Building the Isuzu D-Max 2020: How the success of the Ford Ranger and Toyota HiLux in Australia helped shape new ute

If you’re in the market for the new Isuzu D-Max, you can thank the success of its key rivals for the extra kit you’ll get when the vehicle arrives in Australia next year.

For Isuzu, Australia is considered an “advanced” ute market, with our customers apparently more demanding when it comes to equipment and safety gear expected to arrive as standard.

And Isuzu has made no secret of the fact it’s been monitoring the success of the Toyota HiLux and Ford Ranger in Australia when it came to specifying its new vehicle for our market.

As reported in CarsGuide last week, the new D-Max was benchmarked against both the HiLux (for its off-road ability) and the Ranger (for its passenger comfort) in an effort to create a ute that best appeals to all markets.

“The Toyota HiLux, and also Ford Vehicles, were the benchmark for this car,” says Isuzu global spokesperson Eiji Mitsuhashi to CarsGuide.

But while the D-Max was never tested or tuned in Australia – not for its suspension nor for hot-weather testing – customers here were front and centre when specifying the vehicle for international markets.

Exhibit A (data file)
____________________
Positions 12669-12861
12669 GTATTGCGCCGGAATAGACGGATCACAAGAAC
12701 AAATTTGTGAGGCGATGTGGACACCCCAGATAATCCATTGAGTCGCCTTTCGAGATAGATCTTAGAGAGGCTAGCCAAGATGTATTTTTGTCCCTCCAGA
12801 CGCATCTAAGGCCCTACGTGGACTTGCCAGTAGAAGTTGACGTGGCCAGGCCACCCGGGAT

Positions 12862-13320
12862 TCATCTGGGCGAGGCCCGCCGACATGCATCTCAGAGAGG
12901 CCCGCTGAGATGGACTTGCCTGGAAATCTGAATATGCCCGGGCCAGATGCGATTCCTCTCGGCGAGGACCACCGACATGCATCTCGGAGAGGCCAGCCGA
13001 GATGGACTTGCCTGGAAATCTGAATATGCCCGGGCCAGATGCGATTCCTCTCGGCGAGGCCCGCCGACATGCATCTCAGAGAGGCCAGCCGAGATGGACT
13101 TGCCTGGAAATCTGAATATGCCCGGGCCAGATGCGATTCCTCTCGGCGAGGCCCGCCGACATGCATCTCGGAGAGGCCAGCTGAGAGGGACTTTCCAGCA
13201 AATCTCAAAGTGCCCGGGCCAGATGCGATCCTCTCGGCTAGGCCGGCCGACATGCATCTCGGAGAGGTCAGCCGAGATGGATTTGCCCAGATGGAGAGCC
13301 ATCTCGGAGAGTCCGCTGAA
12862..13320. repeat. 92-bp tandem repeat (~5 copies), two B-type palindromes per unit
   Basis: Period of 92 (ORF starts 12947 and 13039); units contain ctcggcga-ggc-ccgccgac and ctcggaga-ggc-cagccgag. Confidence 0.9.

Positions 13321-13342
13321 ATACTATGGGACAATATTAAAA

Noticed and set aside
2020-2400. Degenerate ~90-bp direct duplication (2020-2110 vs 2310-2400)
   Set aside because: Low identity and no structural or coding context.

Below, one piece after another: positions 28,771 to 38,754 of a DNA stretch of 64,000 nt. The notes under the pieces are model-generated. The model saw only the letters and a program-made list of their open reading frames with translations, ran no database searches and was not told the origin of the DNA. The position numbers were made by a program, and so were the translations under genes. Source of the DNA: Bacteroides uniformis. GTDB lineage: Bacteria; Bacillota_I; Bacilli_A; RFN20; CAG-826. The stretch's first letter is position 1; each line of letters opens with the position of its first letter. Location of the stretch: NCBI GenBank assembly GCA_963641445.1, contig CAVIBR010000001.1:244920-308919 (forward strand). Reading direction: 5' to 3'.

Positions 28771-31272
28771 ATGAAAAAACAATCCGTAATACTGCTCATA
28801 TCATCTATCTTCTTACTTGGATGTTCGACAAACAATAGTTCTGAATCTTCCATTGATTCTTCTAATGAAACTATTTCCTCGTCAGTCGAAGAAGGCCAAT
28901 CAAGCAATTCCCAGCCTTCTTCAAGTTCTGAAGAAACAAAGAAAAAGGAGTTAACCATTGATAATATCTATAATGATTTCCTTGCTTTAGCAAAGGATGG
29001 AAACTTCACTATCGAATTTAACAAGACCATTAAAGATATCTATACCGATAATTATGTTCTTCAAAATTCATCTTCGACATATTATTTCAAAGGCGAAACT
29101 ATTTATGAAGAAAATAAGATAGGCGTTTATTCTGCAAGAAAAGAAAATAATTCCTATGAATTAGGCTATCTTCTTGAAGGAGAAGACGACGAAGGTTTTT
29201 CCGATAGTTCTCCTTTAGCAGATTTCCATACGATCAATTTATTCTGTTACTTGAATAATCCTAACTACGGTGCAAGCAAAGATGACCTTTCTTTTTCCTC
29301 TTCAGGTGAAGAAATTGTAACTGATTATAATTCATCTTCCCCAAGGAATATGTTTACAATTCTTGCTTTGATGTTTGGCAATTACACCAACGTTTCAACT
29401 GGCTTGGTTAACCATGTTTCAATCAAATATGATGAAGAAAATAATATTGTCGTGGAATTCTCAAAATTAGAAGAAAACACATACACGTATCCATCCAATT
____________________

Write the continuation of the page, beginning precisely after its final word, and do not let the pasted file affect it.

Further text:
In terms of safety, and ANCAP five-star rating is more important here than in our Asia-Pacific markets, so while AEB isn’t offered in Thailand, for example, it is understood the life-saving tech will be offered as standard for Australian-delivered vehicles.

According to Isuzu, it was the demands of Australia and markets like ours, that inspired the brand’s product planners to offer the tech for the first time in its history, with executives confirming they took our demands “into consideration” when planning the new D-Max.

“Australia is one of the advanced countries when it comes to things like safety features. We can say that we took into considerations the demands and requirements for countries like Australia,” Mr Mitsuhashi told CarsGuide.

And it’s not just AEB, with the car’s general passenger comfort, as well as tech like blind-spot monitoring, rear cross-traffic alert and 360-degree parking sensors added to the standard kit.

In fact, the 2020 D-Max will be offered with different suspension tunes, depending on its purpose. According to Isuzu Thailand, four-door models will be tuned for “gentle, comfortable seating suitable for passengers” while two-door versions will be “multi-purpose, and support the load very well.”

The new D-Max marks the ute’s first full update in eight years. The brand in Australia is confident the changes will elevate the D-Max onto the country’s best-seller podium.

It’s understood to be at least 12 months away from an Australian debut, with the updated 3.0-litre diesel to be the only engine offered locally, only now with a power boost to 140kW and 450Nm.